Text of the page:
Top 5 Third-Party Risks for Organizations


Every organization needs third parties to run its business. However, any use of third parties introduces an increased level of risk, a risk that needs to be managed on an ongoing basis. Below is an outline of the top five risks for enterprises relying on third-party providers in 2023.

  1. Cybersecurity risk

    Cybersecurity risk remains the top priority for most organizations. According to the Global Cybersecurity Outlook 2022 by the World Economic Forum, the world is seeing a new generation of cybersecurity breaches and organizations are struggling to keep up with the ever-changing cybersecurity landscape.

    The report estimates that each cyber security incident costs an average of $3.6 million USD and it takes organizations an average of 280 days to identify and respond to an attack. There were an average of 270 attacks per organization in 2021, a 31% increase over 2020, with “unauthorized access to networks” and “ransomware” making up for more than 65% of all cybersecurity attacks.

    The ramifications of a cybersecurity attack for an organization are immense. Not only does a cybersecurity attack cause a potential disruption to business operations and a loss of productivity, it also erodes customers’ trust in the organization. This in turn can cause a significant financial impact by loss of revenue and an exodus of customers who vote with their feet.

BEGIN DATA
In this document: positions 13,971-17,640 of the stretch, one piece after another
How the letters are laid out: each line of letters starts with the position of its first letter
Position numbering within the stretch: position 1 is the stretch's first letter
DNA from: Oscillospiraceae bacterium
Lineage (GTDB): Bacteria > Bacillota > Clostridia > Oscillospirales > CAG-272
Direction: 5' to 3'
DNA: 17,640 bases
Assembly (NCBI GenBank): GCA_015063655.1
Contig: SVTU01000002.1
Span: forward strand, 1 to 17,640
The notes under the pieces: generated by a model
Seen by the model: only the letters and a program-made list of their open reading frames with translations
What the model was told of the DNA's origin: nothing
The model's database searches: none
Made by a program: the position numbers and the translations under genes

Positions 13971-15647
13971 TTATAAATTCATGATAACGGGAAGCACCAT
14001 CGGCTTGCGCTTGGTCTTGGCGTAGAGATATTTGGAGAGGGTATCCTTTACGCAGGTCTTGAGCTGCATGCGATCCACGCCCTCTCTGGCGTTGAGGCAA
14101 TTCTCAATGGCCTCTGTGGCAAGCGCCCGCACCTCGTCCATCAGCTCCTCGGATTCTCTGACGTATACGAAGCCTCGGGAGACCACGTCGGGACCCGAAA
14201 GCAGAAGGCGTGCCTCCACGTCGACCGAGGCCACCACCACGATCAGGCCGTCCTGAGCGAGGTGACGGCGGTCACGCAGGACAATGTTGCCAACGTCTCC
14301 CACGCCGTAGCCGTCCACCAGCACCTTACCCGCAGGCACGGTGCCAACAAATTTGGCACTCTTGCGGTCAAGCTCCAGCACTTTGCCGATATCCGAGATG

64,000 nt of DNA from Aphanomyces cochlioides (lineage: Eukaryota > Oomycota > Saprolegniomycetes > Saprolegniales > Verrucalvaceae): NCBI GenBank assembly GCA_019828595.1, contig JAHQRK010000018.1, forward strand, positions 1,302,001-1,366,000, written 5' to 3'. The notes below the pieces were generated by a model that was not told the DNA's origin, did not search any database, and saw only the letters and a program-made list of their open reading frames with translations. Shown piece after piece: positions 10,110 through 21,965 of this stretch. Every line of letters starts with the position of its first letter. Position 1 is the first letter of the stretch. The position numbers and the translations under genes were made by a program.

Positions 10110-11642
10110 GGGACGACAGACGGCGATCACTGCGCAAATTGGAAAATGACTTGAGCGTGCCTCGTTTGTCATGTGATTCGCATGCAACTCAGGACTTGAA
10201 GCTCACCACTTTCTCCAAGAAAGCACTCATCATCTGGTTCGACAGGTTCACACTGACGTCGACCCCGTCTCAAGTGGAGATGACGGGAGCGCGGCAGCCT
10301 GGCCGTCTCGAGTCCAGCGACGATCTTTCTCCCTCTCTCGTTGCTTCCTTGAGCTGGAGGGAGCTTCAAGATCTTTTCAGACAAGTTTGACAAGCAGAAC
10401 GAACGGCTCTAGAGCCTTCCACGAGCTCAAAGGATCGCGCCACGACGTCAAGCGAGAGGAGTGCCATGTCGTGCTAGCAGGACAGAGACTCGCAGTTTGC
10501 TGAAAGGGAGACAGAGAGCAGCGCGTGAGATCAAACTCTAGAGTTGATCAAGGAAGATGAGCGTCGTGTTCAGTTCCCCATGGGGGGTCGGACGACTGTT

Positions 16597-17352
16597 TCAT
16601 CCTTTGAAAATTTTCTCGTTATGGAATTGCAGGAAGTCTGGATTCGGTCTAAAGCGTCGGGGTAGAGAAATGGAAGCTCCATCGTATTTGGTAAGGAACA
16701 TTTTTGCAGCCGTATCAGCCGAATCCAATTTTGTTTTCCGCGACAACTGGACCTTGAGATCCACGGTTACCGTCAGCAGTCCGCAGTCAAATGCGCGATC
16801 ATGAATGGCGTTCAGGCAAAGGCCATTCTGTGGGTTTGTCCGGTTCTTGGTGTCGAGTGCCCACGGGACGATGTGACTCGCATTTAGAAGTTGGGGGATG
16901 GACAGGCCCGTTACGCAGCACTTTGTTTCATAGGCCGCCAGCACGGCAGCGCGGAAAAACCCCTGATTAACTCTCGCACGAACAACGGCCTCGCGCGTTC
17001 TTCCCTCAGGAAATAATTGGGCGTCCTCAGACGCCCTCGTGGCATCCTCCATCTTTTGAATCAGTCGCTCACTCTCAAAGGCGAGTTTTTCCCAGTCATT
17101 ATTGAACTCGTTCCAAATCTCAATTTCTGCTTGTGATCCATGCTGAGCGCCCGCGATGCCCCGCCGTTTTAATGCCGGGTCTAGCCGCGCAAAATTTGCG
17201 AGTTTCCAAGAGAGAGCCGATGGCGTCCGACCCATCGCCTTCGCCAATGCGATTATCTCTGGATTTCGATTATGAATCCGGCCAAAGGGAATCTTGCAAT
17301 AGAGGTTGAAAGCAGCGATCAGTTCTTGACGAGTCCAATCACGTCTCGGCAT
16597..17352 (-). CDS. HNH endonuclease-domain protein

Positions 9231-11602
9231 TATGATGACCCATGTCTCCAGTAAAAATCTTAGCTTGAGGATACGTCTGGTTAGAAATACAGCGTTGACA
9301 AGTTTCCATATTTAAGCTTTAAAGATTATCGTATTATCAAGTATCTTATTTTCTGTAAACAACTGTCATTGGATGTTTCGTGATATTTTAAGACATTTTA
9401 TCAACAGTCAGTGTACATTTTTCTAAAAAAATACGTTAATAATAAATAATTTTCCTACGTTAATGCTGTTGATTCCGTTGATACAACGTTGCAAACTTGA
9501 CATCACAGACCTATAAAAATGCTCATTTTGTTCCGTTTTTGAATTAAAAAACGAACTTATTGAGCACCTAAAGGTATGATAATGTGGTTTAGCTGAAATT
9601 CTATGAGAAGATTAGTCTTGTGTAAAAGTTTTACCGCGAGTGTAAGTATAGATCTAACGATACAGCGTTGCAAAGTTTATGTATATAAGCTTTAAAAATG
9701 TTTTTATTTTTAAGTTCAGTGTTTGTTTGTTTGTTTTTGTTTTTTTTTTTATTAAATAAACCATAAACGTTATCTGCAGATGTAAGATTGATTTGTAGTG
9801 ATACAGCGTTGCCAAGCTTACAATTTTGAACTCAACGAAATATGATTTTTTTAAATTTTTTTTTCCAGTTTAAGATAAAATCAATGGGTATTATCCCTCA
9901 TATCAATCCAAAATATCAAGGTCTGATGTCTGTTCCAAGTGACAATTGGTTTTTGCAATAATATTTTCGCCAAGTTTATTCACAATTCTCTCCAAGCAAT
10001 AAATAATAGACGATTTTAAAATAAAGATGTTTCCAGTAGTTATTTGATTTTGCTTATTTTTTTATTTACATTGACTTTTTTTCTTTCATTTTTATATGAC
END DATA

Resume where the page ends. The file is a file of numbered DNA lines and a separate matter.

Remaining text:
2. Environmental, social and governance (ESG) risk

    With the increasing focus on sustainability and new legislation for mandatory reporting in many regions around the world, ESG risk is fast becoming a key focus area for organizations. ESG risk is applicable both upstream within the organization itself, and downstream within its supplier ecosystem, including the supply chain.

    Organizations are starting to connect the media headlines related to climate change, poverty, depletion of natural resources, pollution, modern slavery, racial and gender inequality, and armed conflicts or wars with the ESG footprints of their own supply chains. Customers want assurance that they are buying goods and services from organizations that conduct business in an ethical manner.

    While it is relatively easy to set ESG targets, it is much harder to measure your supply chain against those targets. There is also the risk of “greenwashing,” making achievements look better than they are, be it in Scope 1, 2 and 3 emissions or diversity, equity and inclusion.

    It is important to acknowledge that climate change is not just an ESG factor. Climate change is now considered a systemic risk to the financial sector and economies worldwide, and prudential regulators are introducing standards that must be adhered to in most jurisdictions. Modern slavery, which covers a wide range of human exploitative activities, is one of the greatest moral crises of our time. Globally, customers are demanding swift and measurable action to mitigate these risks.

  3. Reputational risk

    Reputational risk is the hidden threat or danger to the good name or standing of an organization. Reputational risks leave organizations vulnerable to negative publicity. The biggest challenge with reputational risk is that it can erupt out of nowhere and without warning.